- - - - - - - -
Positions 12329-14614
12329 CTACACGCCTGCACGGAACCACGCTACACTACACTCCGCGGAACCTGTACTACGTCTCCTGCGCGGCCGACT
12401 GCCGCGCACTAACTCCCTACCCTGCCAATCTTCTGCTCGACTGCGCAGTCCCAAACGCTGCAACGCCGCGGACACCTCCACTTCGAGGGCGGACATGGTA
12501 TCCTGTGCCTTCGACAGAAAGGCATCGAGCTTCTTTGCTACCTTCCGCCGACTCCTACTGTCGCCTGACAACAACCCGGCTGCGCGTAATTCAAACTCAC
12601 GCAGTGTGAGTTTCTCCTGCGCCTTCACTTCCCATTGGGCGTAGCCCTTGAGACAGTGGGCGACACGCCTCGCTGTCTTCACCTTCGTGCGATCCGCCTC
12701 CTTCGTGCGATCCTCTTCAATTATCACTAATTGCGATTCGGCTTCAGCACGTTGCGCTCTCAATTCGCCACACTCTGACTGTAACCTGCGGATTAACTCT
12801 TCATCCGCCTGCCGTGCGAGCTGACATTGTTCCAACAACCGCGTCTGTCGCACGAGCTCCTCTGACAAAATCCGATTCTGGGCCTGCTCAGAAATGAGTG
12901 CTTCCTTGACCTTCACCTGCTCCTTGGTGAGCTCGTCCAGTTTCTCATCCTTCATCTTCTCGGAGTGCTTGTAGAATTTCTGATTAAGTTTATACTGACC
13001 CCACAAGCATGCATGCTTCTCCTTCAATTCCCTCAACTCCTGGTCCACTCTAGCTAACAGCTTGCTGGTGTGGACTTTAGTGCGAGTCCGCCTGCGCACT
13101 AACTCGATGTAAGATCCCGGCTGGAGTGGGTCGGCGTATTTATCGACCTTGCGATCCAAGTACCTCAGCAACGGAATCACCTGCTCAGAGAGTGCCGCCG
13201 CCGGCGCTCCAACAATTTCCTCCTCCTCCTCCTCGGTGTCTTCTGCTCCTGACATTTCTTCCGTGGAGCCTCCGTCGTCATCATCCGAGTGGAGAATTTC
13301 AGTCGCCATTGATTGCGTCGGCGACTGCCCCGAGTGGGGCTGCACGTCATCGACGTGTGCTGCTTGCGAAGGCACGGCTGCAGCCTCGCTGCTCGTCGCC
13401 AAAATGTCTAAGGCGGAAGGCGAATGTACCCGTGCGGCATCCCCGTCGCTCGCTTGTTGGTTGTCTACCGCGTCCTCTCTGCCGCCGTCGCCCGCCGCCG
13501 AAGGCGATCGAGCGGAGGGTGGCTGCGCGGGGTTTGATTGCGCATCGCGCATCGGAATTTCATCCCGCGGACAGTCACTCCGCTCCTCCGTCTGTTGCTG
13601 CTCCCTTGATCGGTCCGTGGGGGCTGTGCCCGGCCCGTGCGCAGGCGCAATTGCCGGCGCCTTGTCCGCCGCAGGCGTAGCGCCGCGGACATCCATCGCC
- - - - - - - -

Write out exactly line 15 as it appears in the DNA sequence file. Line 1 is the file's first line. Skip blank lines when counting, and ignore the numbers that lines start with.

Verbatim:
13601 CTCCCTTGATCGGTCCGTGGGGGCTGTGCCCGGCCCGTGCGCAGGCGCAATTGCCGGCGCCTTGTCCGCCGCAGGCGTAGCGCCGCGGACATCCATCGCC